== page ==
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Archive for February, 2011
How can anybody hate nurses? Nobody hates nurses. The only time you hate a nurse is when they’re giving you an enema. – Warren Beatty
Well, thank you Warren! I’m sure this comment will win you a fleet of admirers!
While I was accompanying a senior student on her morning assessment rounds, I heard her questioning an elderly gentleman about his bowel movements.
“Did you have a bowel movement yesterday?”
“Yes, ma’m, I did,” he replied.
“And was it good for you?” she went on.
He did not miss a beat. “Why, yes, it was.”
Not how I learned to assess bowel movements, but I gave her points for creativity!
Fran Janowich, RN, MSN
Dear Nurse Marge,
Lately I’ve been getting ‘helpful’ comments from other nurses and patients about how tired and dragged out I’m looking (generally 10 hours into a 12 hour shift!) And now my NM has gotten into the act. I don’t want my less-than-stellar-looks to count against me – especially when my annual review is just around the corner. What are your beauty tips for looking bright eyed and fresh after a 12 hour shift?
Too Pooped to Primp
Looking fresh after a 12 hour shift? I’m generally thrilled if I look upright and mobile after a 12 hour shift! Perhaps your expectations are too high: it’s amazing how lowering our standards makes success so much more attainable.
Of course, that might not be the approach you want to take with your NM! I can’t promise you the secrets of attractiveness, but if you want that look of wide-eyed, slightly nauseated shock that many people confuse with attentiveness, try the following:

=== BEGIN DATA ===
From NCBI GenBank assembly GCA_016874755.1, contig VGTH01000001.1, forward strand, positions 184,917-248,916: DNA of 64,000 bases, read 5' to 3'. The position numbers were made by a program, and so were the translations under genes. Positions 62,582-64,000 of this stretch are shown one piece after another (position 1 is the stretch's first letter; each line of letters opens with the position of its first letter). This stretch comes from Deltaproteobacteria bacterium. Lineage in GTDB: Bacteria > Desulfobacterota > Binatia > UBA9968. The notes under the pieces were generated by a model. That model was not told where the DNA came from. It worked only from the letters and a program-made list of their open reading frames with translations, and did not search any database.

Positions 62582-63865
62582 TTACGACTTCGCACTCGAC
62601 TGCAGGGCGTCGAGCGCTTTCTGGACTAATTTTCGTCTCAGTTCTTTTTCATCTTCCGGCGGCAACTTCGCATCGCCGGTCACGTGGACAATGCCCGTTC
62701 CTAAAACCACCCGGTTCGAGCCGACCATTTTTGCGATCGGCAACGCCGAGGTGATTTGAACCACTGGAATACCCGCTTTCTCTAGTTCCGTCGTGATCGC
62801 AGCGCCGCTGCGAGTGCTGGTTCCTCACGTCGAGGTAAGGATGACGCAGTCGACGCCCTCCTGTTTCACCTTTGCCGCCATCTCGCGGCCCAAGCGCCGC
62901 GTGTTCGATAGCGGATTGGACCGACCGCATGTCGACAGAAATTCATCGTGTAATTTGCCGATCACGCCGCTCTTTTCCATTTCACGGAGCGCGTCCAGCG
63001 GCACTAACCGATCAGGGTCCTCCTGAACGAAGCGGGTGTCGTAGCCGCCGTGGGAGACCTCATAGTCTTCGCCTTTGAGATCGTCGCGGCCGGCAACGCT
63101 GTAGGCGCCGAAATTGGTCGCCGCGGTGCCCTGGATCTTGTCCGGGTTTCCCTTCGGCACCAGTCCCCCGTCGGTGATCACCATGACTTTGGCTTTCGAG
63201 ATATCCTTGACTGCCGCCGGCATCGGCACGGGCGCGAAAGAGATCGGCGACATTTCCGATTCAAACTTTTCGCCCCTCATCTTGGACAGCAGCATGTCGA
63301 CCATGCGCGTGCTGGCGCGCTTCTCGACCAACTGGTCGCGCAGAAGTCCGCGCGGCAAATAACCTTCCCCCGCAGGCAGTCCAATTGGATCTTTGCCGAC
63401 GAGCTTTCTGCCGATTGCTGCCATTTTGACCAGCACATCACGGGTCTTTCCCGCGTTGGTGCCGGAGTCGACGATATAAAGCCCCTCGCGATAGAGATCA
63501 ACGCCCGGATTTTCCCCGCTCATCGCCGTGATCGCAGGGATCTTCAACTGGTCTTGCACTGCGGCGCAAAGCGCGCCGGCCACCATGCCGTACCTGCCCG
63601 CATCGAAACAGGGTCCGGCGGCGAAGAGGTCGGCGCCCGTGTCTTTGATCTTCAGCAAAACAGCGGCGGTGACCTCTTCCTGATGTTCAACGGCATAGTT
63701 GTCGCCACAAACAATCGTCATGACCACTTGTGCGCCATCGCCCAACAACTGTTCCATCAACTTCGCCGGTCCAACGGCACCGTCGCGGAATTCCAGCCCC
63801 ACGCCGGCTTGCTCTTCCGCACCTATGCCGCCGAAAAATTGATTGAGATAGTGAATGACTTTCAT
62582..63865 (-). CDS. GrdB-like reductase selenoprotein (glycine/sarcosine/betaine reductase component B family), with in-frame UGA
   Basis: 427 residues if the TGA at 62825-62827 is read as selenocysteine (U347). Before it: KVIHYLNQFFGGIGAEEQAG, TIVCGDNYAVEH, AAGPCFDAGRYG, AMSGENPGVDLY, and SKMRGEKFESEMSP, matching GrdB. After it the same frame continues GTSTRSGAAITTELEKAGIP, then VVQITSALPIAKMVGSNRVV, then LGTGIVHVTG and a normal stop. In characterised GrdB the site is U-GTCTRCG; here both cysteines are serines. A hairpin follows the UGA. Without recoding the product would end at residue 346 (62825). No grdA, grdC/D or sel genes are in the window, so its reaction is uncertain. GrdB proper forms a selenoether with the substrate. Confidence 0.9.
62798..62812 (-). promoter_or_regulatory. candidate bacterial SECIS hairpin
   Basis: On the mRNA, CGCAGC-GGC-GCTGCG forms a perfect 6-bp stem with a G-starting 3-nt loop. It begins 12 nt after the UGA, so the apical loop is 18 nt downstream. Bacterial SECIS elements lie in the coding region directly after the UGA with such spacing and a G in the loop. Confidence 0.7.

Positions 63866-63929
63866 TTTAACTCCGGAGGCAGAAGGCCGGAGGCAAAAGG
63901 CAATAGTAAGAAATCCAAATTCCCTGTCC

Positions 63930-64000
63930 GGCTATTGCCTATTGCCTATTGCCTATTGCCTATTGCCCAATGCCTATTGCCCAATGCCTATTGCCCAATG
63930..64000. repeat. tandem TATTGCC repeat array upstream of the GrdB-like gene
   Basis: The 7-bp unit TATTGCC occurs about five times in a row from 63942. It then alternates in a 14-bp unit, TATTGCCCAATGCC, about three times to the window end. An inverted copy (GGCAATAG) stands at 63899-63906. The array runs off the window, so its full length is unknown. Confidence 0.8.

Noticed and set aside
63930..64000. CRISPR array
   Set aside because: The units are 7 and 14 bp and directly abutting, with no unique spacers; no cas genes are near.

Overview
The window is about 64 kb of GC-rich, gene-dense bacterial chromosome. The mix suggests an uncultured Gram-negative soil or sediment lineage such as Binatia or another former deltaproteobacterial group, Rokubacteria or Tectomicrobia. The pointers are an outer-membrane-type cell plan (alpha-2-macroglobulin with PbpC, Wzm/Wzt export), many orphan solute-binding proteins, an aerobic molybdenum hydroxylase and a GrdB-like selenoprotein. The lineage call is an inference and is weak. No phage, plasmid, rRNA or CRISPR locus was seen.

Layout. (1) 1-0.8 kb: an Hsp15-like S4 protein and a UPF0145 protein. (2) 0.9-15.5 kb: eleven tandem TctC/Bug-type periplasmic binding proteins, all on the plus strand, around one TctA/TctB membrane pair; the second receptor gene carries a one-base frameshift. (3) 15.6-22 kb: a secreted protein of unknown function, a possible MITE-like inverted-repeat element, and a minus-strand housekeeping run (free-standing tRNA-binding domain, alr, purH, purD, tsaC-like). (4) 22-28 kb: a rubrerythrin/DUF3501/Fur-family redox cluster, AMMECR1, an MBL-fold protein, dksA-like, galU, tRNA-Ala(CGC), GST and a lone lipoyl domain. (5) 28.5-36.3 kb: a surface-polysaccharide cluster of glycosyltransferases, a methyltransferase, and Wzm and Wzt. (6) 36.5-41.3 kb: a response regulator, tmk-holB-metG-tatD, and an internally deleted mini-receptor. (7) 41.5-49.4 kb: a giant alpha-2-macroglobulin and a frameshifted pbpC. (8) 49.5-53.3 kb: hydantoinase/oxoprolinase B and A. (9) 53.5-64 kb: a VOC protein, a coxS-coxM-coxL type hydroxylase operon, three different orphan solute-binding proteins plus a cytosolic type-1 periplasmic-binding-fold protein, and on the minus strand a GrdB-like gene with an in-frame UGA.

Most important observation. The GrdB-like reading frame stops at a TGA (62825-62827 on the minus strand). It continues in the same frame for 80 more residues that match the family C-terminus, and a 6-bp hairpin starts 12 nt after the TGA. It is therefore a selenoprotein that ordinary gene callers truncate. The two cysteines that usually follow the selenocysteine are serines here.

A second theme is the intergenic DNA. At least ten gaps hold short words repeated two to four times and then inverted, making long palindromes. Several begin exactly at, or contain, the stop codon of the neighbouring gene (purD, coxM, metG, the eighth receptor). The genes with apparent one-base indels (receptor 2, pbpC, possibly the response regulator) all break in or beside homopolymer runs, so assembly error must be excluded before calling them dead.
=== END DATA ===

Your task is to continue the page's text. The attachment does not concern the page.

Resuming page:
- Enter a patient’s room without knocking. Particularly if the patient’s wife/girlfriend/baby momma/husband/boyfriend/baby daddy (or any combination thereof) is visiting. Even if it’s the middle of the day and you’ve told the patient you’ll be back in ten minutes to take vitals.
- Find a patient who actually has lupus. Introduce them to your new resident, who is not-so-secretly convinced he’s the next Dr. House. Tell the resident of your patient’s complaints, making up a few esoteric symptoms, such as “hallucinates the voice of her long-dead grandmother speaking Italian poetry” and “prone to suddenly dancing the tango”. Wait for the diagnosis and the patient’s inevitable, “Duh!”
- Call Dr. Crankypants at 2 am and ask him if he’d like to buy Girl Scout cookies. This works much better if he’s not on call. If he does say he’d like some cookies (stranger things have happened!) ask him if he knows any Girl Scouts.
- Respond to a Code Brown as if it were a regular Code. Round up everyone on the unit, bring in the crash cart, full speed ahead…and watch something hit the fan!
Now it’s to be admitted that these techniques might not win you any friends – but no one will say you look tired!
“So let me get this straight…”
My friend Miranda didn’t need this extra bit of ridiculousness in her week. A contract she’d been pursuing for a business project fell through amidst voicemail- nightmare, the guy she thought might be more than ‘just a guy’ unexpectedly left the job where they’d met, the workplace aftermath was nasty, she didn’t have his home contact info, and her bottle of Xanax was empty.
So it was that Miranda found herself at the pharmacist’s window. “I got this prescription for panic attacks a long time ago; haven’t used it in ages. But I like to have a few on hand, just in case. I got through the week, but still…